Category: Nakhon Sawan Province

A province in the Lower North some 240 kilometres from Bangkok, Nakhon Sawan is also known as Pak Nam Pho, the merging point of the four rivers, Ping, Wang, Yom and Nan, forming Chao Phraya. Because of its strategic location, Nakhon Sawan has been a major inland port town and major trading centre for paddy of the country.

Nakhon Sawan is administratively divided in to the following districts: Muang, Khrok Phra, Chumsaeng, Nong Bua, Banphot Phisai, Takhli, Tha Tako, Phayuha Khiri, Lat Yao, Phaisali, Tak Fa, Kao Lieo, Mae Wong, Mae Poen and Chum Ta Bong.

Talat To Rung

or the all night food market, is situated near the bank of the Ping River in town. Crowds of people come and enjoy dishes of their choice at the scores of food stalls offering both main dishes and sweet. One of the largest such facilities in the country, the market offers delicious food at very reasonable prices.

Wat Nong Klap

is an old temple built during the reign of King Rama ll. Under its peaceful and tranquil atmosphere is a huge collection of old indigenous tools, arms and other utensils. The temple is located in Ban Nong Klap of Nong Bua district and can be reached by taking Highway No. 25 (Nong Bua-Chum Saeng).

Khao Tham Phra

Khao Tham Phra is at Mu 8 in Tambon Noen Sala.  Inside are stalactites, stalagmites and Buddha images.  During Songkran Festival locals will take flowers, candles and incense sticks up the 100 steps from the foot of the hill to pay homage to the images.  A great view of Amphoe Krok Phra can be seen from the peak.

Getting There:Take the Nakhon Sawan-Krok Phra road for about 16 kilometers, then turn right onto the Krok Phra-Thapthan road for about 10 kilometers and a left into the cave for about 4 kilometers.  The road is a laterite road.  The total distance from the city is approximately 30 kilometers.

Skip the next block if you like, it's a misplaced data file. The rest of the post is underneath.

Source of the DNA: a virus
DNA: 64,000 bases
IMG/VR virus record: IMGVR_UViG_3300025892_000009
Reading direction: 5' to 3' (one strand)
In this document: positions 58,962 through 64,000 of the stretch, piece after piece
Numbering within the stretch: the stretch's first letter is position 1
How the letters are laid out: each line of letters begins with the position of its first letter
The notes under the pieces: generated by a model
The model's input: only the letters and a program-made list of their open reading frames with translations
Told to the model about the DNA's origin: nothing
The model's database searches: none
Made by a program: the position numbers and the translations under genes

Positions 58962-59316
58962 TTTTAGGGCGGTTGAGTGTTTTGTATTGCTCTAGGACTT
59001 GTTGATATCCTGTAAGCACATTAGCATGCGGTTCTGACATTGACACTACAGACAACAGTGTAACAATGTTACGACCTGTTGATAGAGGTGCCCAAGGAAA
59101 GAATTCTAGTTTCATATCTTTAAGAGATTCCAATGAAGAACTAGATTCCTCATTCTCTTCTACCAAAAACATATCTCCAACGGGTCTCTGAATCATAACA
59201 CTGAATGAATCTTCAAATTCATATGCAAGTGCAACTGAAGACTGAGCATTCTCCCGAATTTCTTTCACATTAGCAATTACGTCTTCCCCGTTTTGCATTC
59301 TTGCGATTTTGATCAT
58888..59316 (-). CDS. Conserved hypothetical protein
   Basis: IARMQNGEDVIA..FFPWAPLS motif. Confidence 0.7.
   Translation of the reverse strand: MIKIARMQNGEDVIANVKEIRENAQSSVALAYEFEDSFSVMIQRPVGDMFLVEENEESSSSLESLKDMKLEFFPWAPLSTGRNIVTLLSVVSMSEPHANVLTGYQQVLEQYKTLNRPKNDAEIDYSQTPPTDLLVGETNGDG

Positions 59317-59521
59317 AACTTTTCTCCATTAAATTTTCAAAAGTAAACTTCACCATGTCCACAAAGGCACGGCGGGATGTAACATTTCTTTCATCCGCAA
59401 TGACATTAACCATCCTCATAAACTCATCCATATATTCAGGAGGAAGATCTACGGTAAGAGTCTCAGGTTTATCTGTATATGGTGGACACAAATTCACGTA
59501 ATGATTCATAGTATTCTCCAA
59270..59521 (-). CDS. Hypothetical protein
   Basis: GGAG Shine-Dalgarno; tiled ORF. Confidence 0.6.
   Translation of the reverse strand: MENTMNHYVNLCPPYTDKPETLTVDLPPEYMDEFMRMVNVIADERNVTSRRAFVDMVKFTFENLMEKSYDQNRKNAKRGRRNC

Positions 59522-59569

Wat Bang Mafo

Wat Bang Mafo is an old temple built in the late Ayutthayaperiod.  The most striking aspect is the main hall that has unique doors and windows designed by the monk Luang Pho Sun.  Inside is an image of Rachathipok that was given by the king.  The inner walls have murals of a Buddhist tale, while the hall directly opposite has murals of the life of Lord Buddha.  They are the works of ancient artisans. The main Buddha image in the Man Wichai posture is strange in that it also holds a palm-leaf fan.  Under the multi-tiered roof is a lovely replica of Lord Buddhas Footprint.  An annual temple fair is held on the 9th and 10th crescent-moon nights of October.

Getting There: Use the Nakhon Sawan-Krok Phra route.  It is about 3 kilometers from the district office.  The route goes past Ban Hua Hat, which is a handicrafts village that makes basketry of Tambon Dong Chaphlu.  Basketry items are made of bamboo because it is easy to find in the area.

Khao Nor-Khao Kaeo

Khao No-Khao Kaeo is a limestone mountain that has Wat Khao Lo at its foot.  A stairway leads to the cave at the peak where a large Buddha image sits in front.  When King Rama V visited here via the Ping River, he stayed overnight on the mountain.  The province later built a monument to commemorate the occasion.  There are numerous monkeys at the foot of the mountain and you can see plenty of bats that live in the cave flying out to feed in the evening, making a long black line in the night sky.  Khao Kaeo nearby also has a number of bats flying out at night.

Getting There: The mountain is beside the Asian Highway along the Nakhon Sawan-Kamphaeng Phet section in Tambon Ban Khaen.  It is around 45 kilometers from the city and about 18 kilometers from the district center.

Wat Krieng Krai Klang